The Green Goblin is perhaps Spider-Man's best known villain, primarily due to one crucial event in the wall-crawler's history. It was the Goblin who was responsible for the legendary story - The Night Gwen Stacy Died. After discovering Spider-Man's true identity, the Goblin chooses to attack Spider-Man in a much more personal manner, by kidnapping his girlfriend, Gwen Stacy. As the story's title suggests, this ultimately ends with the death of Gwen Stacy. Before this, superheroes had not failed so devastatingly outside of an origin story. Of course, Peter ignored the robber who would go on to kill Uncle Ben in his origin story, but this was uncharted territory for comic books. Gwen was arguably Peter's one true love, something which fans will debate forever, and it is for this reason that the Green Goblin is so notorious.

Doctor Octopus

Doctor Octopus is a genius scientist who had created some mechanical arms to help him safely perform experiments. One day, an accident caused the arms to be permanently fused to him and he began a life of crime. It is often argued that he and Peter Parker are very similar, both are very intelligent and have a passion for science. The key difference between the two is Peter's sense of responsibility that was drilled into him by his Uncle Ben. Over the years Doc Ock has taken many guises, he was the infamous "Master Planner" as well as the person who organised the Sinister Six. He actually succeeded in defeating Spidey in their first fight. Later stories included Doc Ock almost marrying Aunt May and the notorious Superior Spider-Man (more on that later). It could be argued that he is the only enemy to truly defeat Spider-Man because of this storyline.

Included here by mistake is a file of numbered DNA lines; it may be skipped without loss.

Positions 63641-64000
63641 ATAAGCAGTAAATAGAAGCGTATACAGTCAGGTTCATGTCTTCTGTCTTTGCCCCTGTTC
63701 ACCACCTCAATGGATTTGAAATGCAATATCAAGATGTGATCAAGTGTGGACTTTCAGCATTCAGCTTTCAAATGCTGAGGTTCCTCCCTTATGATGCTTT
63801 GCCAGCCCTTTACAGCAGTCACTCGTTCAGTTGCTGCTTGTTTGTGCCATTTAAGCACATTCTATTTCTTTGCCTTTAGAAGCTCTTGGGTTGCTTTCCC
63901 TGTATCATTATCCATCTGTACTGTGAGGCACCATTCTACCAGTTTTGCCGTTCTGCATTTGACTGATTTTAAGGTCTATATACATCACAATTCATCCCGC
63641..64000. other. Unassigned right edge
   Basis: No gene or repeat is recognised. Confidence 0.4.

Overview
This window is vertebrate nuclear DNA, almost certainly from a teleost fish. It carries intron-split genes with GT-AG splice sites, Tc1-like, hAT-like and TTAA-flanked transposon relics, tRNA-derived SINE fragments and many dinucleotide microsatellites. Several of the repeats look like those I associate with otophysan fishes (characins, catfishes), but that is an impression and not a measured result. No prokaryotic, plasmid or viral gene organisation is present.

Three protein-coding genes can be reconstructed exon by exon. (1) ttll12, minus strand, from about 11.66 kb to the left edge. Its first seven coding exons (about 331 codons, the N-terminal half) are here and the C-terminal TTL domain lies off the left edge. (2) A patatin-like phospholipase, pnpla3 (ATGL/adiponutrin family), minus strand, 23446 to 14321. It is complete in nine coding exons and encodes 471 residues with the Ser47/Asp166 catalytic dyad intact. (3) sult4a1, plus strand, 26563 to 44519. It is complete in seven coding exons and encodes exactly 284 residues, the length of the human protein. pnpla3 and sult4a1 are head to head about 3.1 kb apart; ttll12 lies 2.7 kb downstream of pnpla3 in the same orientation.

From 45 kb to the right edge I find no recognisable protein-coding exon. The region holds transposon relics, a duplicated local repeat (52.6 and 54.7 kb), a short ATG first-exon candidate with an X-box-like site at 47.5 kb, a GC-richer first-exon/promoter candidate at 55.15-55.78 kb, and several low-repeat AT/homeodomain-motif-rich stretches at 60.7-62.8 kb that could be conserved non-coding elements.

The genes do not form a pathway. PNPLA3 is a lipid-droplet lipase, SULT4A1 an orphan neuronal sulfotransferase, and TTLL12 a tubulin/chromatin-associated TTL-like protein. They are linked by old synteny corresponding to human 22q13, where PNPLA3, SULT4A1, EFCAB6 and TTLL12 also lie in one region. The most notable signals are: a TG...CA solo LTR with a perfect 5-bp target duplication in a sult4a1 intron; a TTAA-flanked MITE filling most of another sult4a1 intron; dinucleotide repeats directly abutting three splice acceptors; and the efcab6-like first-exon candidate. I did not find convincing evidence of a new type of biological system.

Venom was created when Peter Parker finally discarded his black costume after finding out that it was actually an alien symbiote. After it was rejected by Peter, the alien found a suitable host in Eddie Brock, a reporter who had a deep hatred of Spider-Man. Brock had incorrectly exposed the identity of a serial killer to the world before the real killer was found by the web-slinger. As a result of this, Brock was fired from his job and became suicidal. When he came into contact with the symbiote, it was a match made in heaven and the two combined to become Venom. Venom is a dark mirror of Spider-Man who has the added advantage of not activating Peter's Spider-Sense. This is due to the bond that Peter had shared with the symbiote, this also meant that Venom knew all of Peter's secrets. Venom would often play psychological games with Peter in an attempt to ruin his life or tarnish his reputation. This psychological aspect was something that had not really been explored before, and Venom played it to perfection.

Notable Storylines

Over the years, Spider-Man has featured in many groundbreaking storylines, the aforementioned The Night Gwen Stacy Died is one of these. As well as being involved in many of Marvel's big crossovers such as Secret Wars, Spider-Man has been involved in many high-profile stories of his own. Including The Night Gwen Stacy Died, we also have the much-maligned Clone Saga of the '90s, the controversial Superior Spider-Man and also Spider-Verse as four examples.

The Night Gwen Stacy Died

As explained above, this story was a huge turning point in, not only Spider-Man's history, but comic book history as well. Norman Osborn had been suffering from amnesia, forgetting his dual-life as The Green Goblin, but after his son, Harry, enters rehab for drug abuse, he has a breakdown and remembers his life of crime. This also causes him to remember Spider-Man's true identity after he had previously discovered it. Osborn decides to resume his campaign against Spider-Man and does so by targeting his loved ones.

At the time, Peter Parker was dating Gwen Stacy, a classmate at university, and Osborn kidnapped her. Driven by a combination of panic and rage, Peter followed him to the George Washington Bridge and the two fought. During the ensuing battle, The Green Goblin throws Gwen from the bridge. Seeing his lover plummeting towards the water, Peter shoots a web-line and catches her... But little does he know that he has accidentally caused her death. The whiplash caused from the sudden stop had been so strong, that Gwen's neck broke. Tragically, Peter initially thinks he has saved her, but all too quickly he realises that Gwen is dead.